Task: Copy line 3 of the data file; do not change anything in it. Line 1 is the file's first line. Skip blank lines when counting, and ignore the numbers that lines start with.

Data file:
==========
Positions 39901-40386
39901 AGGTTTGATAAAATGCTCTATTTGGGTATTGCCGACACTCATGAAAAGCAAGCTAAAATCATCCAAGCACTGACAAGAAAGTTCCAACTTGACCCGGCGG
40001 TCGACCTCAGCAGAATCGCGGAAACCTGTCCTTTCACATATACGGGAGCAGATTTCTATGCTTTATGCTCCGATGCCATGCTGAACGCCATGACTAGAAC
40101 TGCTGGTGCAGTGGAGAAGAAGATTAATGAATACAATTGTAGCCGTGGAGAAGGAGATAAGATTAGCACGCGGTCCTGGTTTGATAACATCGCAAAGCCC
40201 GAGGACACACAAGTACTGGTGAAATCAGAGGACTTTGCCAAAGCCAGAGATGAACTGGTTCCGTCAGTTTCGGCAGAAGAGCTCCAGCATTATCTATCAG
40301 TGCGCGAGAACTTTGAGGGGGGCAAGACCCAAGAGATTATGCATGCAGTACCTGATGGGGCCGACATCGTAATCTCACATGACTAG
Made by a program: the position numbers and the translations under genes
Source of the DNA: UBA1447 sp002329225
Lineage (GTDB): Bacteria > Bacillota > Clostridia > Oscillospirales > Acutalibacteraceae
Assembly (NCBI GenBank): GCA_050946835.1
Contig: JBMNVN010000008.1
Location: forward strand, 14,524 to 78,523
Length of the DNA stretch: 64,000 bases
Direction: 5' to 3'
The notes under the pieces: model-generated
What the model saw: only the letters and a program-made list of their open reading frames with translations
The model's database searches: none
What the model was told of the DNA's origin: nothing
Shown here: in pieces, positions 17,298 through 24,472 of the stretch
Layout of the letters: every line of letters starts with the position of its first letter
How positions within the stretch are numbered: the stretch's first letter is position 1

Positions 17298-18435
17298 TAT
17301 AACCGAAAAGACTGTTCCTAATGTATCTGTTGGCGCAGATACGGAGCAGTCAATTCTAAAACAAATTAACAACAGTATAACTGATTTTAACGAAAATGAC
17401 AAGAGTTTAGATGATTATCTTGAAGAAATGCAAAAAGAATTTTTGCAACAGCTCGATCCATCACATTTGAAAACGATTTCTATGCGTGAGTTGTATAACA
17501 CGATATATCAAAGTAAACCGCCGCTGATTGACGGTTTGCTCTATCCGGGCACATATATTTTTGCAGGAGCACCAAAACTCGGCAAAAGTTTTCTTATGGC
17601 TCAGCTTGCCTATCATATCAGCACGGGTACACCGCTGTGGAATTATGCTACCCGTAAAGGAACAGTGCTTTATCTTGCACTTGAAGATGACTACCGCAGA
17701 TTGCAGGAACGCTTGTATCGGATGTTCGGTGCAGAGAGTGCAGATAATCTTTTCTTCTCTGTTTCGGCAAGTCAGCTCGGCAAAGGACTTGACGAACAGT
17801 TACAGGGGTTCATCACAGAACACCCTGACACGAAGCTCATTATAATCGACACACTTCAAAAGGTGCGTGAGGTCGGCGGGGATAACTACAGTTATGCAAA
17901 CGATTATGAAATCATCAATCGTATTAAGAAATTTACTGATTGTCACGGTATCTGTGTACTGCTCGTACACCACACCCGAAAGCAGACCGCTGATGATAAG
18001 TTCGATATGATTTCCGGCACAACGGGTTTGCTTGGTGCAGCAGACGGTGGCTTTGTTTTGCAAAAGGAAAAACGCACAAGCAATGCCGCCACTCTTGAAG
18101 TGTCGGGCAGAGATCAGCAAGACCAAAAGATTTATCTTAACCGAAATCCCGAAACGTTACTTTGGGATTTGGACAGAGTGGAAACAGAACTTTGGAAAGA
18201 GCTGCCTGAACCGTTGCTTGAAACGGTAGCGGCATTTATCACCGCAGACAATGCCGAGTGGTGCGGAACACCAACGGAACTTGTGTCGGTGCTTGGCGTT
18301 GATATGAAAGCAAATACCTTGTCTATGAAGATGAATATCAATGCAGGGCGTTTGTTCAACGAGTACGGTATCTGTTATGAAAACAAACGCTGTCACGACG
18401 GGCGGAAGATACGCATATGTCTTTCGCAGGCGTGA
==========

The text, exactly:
40001 TCGACCTCAGCAGAATCGCGGAAACCTGTCCTTTCACATATACGGGAGCAGATTTCTATGCTTTATGCTCCGATGCCATGCTGAACGCCATGACTAGAAC